Apparently, flying high altitude balloons is an emerging hobby. A guy named Alexei Karpenko (and a team of others) managed to fly a helium balloon in Canada to 30 km above the Earth (you can see the sky is black and the curve of the Earth in the photos). You can read a full description of his project including lots of photos, video clips, diagrams of the equipment and more at his lengthy web page. He used GPS technology and cameras to track the balloon’s flight and document the flight. But, the most important thing is that he created a couple of Google Earth files so you can see the path of the balloon as it ascended and descended. You have your choice of the flight with photos , or the flight with embedded videos . You really get a sense of how big the Earth is and how close the balloon got to space when you realize 30 km is high enough to get these pictures. If you watch the videos, you can see that the balloon is still getting blown around by the atmosphere at that altitude. (A balloon can only go so high before it’s lighter than air characteristics don’t work.) The edge of space (where the atmosphere ends and space begins) is typically described as 100 km for the Earth.
It would be really neat if he considered using the KML 2.2 PhotoOverlay feature to actually position each photo in the same orientation as the photo was taken. He does include a folder called “Timeline” you can turn on which includes a timestamped position indicator of the balloon trip so you can get a sense of the direction of the flight using the GE time-slider.
By the way, if you read his web site, they used the GPS technology to track the balloon and follow it in “chase cars” so they could find it when it landed. Apparently they design it so the balloon is burst to accelerate its descent (so it doesn’t go too far away) and use a parachute to slow its final descent. On this flight it didn’t properly deploy, but their payload was designed well and the equipment survived undamaged.
via RemoteSensingTools.com – Thanks for the tip Daniel!
About Frank Taylor
Frank Taylor started the Google Earth Blog in July, 2005 shortly after Google Earth was first released. He has worked with 3D computer graphics and VR for many years and was very impressed with this exciting product. Frank completed a 5.5 year circumnavigation of the earth by sailboat in June 2015 which you can read about at Tahina Expedition, and is a licensed pilot, backpacker, diver, and photographer.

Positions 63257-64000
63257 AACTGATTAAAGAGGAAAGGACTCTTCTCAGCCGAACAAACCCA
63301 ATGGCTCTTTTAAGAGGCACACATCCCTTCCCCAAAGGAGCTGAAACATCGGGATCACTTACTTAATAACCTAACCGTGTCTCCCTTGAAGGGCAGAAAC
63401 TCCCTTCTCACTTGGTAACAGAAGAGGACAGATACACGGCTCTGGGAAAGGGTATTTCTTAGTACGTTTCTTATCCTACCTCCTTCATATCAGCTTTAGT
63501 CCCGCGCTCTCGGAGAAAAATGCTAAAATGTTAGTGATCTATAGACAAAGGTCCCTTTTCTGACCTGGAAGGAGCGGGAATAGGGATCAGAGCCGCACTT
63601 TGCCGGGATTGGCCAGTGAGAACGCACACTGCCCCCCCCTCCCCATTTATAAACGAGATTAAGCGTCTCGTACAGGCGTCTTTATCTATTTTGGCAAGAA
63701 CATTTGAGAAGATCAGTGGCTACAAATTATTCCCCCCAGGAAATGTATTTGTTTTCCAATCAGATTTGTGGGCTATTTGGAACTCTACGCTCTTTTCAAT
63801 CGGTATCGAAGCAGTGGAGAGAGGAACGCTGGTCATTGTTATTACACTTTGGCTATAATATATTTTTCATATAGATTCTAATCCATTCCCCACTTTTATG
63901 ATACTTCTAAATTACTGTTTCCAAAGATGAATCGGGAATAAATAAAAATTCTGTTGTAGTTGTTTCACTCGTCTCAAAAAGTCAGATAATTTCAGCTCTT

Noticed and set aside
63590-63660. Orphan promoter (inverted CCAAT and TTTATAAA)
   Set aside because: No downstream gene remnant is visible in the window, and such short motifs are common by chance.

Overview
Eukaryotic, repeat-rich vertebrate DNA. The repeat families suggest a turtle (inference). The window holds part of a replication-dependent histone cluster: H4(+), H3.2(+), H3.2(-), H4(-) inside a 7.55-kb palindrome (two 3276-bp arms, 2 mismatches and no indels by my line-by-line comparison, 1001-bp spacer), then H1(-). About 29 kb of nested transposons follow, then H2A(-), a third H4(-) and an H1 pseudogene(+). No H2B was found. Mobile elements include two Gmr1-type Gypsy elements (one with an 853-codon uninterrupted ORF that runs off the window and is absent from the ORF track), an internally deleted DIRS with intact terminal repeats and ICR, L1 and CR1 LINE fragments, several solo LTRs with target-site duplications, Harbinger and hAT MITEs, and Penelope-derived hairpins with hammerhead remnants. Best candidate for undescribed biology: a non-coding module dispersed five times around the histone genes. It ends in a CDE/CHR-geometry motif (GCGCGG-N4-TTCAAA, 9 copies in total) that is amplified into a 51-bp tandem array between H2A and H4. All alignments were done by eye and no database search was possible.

I’d like to emphasize as well that they’re actually integrating Google Earth using GooPS — in what is essentually a basic telemetry system. The portion that describes this is the following:
“The ground software consisted of a C# program running on a Laptop with Windows XP. It communicated with a cellphone via bluetooth to send and receive SMS to/from the payload. It also communicated with the ground 900Mhz modem. The retrieved position was shown on Google Earth via a program called GooPS. The ground software also connected to a bluetooth GPS receiver and forwarded the position to Google Earth via GooPS. That enabled to see positions of both the payload and the car in Google Earth. As a bonus, the software was also able to forward positions via WiFi to other chase cars so that they could follow the action.”
That is awesome. I’ve often wanted to attach a camera to a kite or to a rocket, but this just blows that out of the water. From the apex, you could potentially see all the way to Boston, NY, DC, to the East, Chicago and St. Louis to the West, and possibly to the Hudson Bay to the North.
Barry Chapman says
I am interested in constructing a hydrogen balloon
along with a hydrogen generator. This should be a lot cheaper and efficient than a helium balloon.
I am proposing to use a photographic strobe light for tracking and acting as warning signal for aircraft.
I have experimented with pierced-nozzle helium balloons and have found this to be interesting.
I live in Orillia, Ontario. If you drop me a note I would appreciate it. BC